Content audit done? Check. Content strategy ready and waiting? Affirmative. Good news for you then – you are one step closer to being ready to begin content marketing. Snaps for you (snap, snap).
As with anything in life, the best results are achieved when you have methodological processes in place. And although content marketing gurus Joe Pulizzi and Robert Rose tell us that “the processes you put in place to manage your content marketing will be unique to your organisation”, here are some key general processes (to go along with your content strategy) to take on board to maximise your entry into the content marketing arena.
The size of your organisation will dictate the number of tiers and staff that make up your content marketing team. If you’re already small in number, chances are you won’t have the necessary sources existing in-house. This means you’ll need to either recruit new people (yay!) or consider outsourcing your content creation to a content agency.
Especially in smaller teams, one person might wear several hats. Here are the roles that need to be filled – either by one person or many:
• A managing editor who will be in charge of overseeing the entire production of content, from strategising and staffing to client liaison.
• Creatives for putting together dazzling content. It’s more than likely the majority of your writers will have a journalism background and are looking to break into the digital sphere, rather than traditional marketers. However, it is important to remember that content marketing is no longer just about the written word. Therefore depending on the type of content you are creating, you’ll also need quality videographers, video editors, etc.
• A sub-editor to put the finishing touches on any written work. Never underestimate the power of proofreading, and never trust your word processor’s spell checker to pick up all your gaffes.
• A web developer – or, if you’re lucky enough, a team – for designing the platform the content will be hosted on.
• An SEO specialist for ensuring the content is visible and actually being seen.
• A designer for ‘beautifying’ the content, or for creating visual content assets, such as infographics, when required.
As is the case with most endeavours, planning is the absolute key to content marketing success. Once you’ve assembled your team and worked out who does what, you’ll need to come up with a sustainable plan to keep content flowing freely. Sustainable really is the key word here. Just as grass grows better with regular watering than a drowning every once in a while, content marketing is only effective with a steady stream of updates.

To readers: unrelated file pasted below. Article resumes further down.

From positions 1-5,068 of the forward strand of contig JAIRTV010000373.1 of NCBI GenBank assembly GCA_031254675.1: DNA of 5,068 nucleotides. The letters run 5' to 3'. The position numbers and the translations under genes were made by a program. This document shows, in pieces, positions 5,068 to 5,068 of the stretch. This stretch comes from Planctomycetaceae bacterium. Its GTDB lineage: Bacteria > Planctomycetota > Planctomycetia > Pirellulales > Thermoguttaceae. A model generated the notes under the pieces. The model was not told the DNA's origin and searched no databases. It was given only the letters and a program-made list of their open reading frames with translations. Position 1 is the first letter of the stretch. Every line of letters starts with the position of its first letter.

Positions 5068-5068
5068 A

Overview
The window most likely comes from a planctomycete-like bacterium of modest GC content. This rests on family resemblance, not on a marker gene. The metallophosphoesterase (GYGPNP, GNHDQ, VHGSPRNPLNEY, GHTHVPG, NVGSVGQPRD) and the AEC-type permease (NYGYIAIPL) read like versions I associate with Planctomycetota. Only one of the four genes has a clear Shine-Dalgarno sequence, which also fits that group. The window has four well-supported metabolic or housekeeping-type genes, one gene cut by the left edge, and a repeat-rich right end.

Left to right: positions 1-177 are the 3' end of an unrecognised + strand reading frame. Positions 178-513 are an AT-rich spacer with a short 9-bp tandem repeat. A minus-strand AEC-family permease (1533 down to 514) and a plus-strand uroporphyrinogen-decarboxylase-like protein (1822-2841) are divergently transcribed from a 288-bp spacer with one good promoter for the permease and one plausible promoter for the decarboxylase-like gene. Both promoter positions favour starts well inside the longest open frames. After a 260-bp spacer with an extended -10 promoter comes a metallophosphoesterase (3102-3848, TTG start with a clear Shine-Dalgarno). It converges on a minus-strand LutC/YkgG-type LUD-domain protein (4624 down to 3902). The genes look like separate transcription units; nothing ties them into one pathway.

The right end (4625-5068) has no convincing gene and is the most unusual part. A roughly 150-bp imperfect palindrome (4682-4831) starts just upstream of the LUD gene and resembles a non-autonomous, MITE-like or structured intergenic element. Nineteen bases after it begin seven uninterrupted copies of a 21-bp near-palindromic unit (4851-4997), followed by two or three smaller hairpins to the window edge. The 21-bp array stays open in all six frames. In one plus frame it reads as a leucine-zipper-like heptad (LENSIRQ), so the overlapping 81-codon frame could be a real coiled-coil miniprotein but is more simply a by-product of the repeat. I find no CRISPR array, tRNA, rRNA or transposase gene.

Here are a few things to consider to keep yourself moving in the right direction:
• Content calendars: What topics should you cover to ensure you meet your audience’s needs? How can you align your content to key events in your industry so that your content appears timely?
• Review processes: After the first draft – be it written, video or infographic – is created, who needs to have input into what the final version looks like? What order should these reviews be in? Depending on your organisation, the review layers might include a sub-editor, content manager, compliance and legal stakeholders. You might even decide it’s best for your process if legal signs off on topics before the content is even created to avoid spinning wheels with a piece of content that’s never going to actually see the light of day.
• Version control: Whether you use a newfangled file-sharing system or a simple series of folders and document filenames, it’s important to keep track of who made what changes at what stage of the process. It’s not about pointing fingers if something goes wrong, but rather keeping the lines of communication open amongst your team members.
Once you’ve brought together your content troops and you have your workflow in place, it’s time to ensure other departments within your organisation are aligned with your content strategy and are aware of what you’re aiming to achieve with it. And we don’t mean by simply sending out an inter-office memo.
It’s smart to align internally – it lets you identify people who could contribute content or help come up with ideas that are in keeping with your organisation’s ethos, but just from a different perspective.
Almost every industry expert agrees that communication is key. It’s that simple. And although it can be difficult to find a time where all your stakeholders are available to come together, it is essential you make a concerted effort to do so, and on a regular basis – be it monthly or quarterly.
If you keep up communication with all members of the team and stick to the plan, you’ll be well on your way to a smooth content marketing journey.
Lucy Sutton and Leigh Credlin
Your Roadmap to Content Marketing Processes